This post has been updated to include Dan Chenok’s contributions.
- Can you hear me now? Kaifeng Yang, whose 2008 study on citizen particiaption I link to whenever possible, is the principal author of a new book of collected essays and studies on, what else? citizen participation. The State of Citizen Participation in America “proivdes readers an overview of a field at the heart of democratic governance,” according to the release notes. I wonder if they’ll include information about Maryland’s new Health Data Innovation Contest?
- This is also what participation looks like. David Brin would not be surprised to learn that citizens are turning their cameras on the government. Though the question of legality has yet to be settled in the United States, a Canadian and an Aussie are looking at citizen surveillance in their own countries and assessing the costs and benefits.
- Apps and Maps. These are two of my favorite things. The Army as opened an App Store and the Map? It’s CAP‘s! (the interactive map shows country-by-country foreign assistance in 2011).
- OMB proposes to reduce cumulative regulatory burden.
- Agency FOIA practices continue to move into the digital age.
- ISPs sign up to combat cyber threats.
- FISMA report suggests cyber attacks on agencies slowing down.
Dr. John Bordeaux
- Thoughtful treatise on the energy debate – an IBM blog that focuses on data first. Citizenship requires discernment among claims – starting with data is a sterling path to truth.
- War by wetware: DARPA explores the use of biological forms as sensors, extending the cyborg population even further.
- A fascinating tidbit in this piece examining brain activity while reading fiction. Your brain, or most of it, treats witnessing an action identically as doing the action. The clues to this behavior may be found in mirror neurons, which may be responsible for emotions such as empathy – the pathology when lacking these may be found in autism. Consider the mental workout you get from reading evocative fiction.
- Senate Hearing on Government Reorganization. According to the Washington Post’s Joe Davidson, The Senate Homeland Security and Governmental Affairs Committee held a hearing on President Obama’s request for reorganization authority: Retooling Government for the 21st Century: The President’s Reorganization Plan and Reducing Duplication. The hearing witnesses included representatives from the Government Accountability Office and the Office of Management and Budget. GAO’s Pat Dalton described its work on overlapping and fragmented programs while OMB’s Daniel Werfel described progress to date on the President’s efforts to reorganize trade and competitiveness functions in government, along with a plea for statutory reorganization authority.
- Attacking Cumulative Regulatory Burdens. Federal Computer Week’s Matt Weigelt describes an OMB initiative to address the impact of cumulative regulations. In a March 20th memo to agency heads (and in a blog post on Smarter Regulation to everyone else), OMB administrator of information and regulatory affairs Cass Sunstein tells agency heads to talk with the regulated community before issuing new regulations to find out what the impact of new regulations might be in the context of existing regulations, and get the public’s input.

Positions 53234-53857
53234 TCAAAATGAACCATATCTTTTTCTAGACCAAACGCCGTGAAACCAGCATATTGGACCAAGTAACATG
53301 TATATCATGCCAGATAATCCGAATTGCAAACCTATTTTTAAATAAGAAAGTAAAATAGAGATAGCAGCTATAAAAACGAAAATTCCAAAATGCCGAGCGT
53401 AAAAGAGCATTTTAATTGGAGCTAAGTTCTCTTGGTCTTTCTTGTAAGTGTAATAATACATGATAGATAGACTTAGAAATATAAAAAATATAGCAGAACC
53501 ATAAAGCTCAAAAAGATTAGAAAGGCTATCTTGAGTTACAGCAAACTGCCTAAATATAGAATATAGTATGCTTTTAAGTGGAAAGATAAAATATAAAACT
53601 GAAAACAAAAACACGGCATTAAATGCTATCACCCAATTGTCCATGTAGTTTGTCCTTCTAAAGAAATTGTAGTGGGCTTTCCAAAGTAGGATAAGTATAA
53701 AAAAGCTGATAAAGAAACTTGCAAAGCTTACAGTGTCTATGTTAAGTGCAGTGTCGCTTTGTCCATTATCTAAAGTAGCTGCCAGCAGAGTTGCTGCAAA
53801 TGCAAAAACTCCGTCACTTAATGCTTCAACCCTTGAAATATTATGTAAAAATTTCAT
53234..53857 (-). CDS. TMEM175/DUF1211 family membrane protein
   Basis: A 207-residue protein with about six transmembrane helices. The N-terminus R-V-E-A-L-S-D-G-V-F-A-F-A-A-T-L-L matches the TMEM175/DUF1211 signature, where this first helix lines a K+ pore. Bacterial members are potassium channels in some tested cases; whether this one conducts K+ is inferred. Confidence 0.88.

- House Passes Bill on Disposing Excess Federal Properties. According to Jack Moore, with Federal News Radio, “In a February 2011 report, the Government Accountability Office documented more than 45,000 underused properties across the federal government with operating costs totaling nearly $1.7 billion each year.” An OMB inventory identified 14,000 excess properties and has begun efforts to dispose of them. The House-passed bill would create a 5-year pilot program to dispose of 15 “high value properties” and allow agencies to keep a portion of the proceeds rather than having all the sales revenue go to the Treasury.
- Improving Customer Service in the Face of Austerity. The National Park Service and the Fish and Wildlife Service (both in the Department of the Interior) have agreed to integrate six different scientific data bases into a single data base. This will both save money as well as provide better customer service for users of these data. According to Government Computer News reporter Alice Lipowicz, Interior’s customer service plan also describes how the Park Service will be creating real-time dashboards for each national park so customers will be able to see visitor statistics, etc.
The Business of Government Radio Show: Malcolm D. Jackson
Federal News Radio 1500-AM
Mondays at 11 a.m., Wednesdays at 12 p.m., Fridays at 2 p.m.
The Business of Government Hour features a conversation about management with a government executive who is changing the way government does business. The executives discuss their careers and the management challenges facing their organizations.
Malcolm D. Jackson is EPA’s Assistant Administrator for the Office of Environmental Information and Chief Information Officer. In this dual role, Mr. Jackson is responsible for IT operations and security, information quality and collection, and access to environmental information including the Toxics Release Inventory.
Broadcast Schedule: The show airs Monday, March 26, at 11 a.m., Wednesday, March 28, at noon, and Friday, March 30, at 2:00 PM on Federal News Radio 1500AM WFED
If you can’t wait, though, you can listen to (or download) this week’s program and all our previous interviews at businessofgovernment.org and by searching our audio archives.
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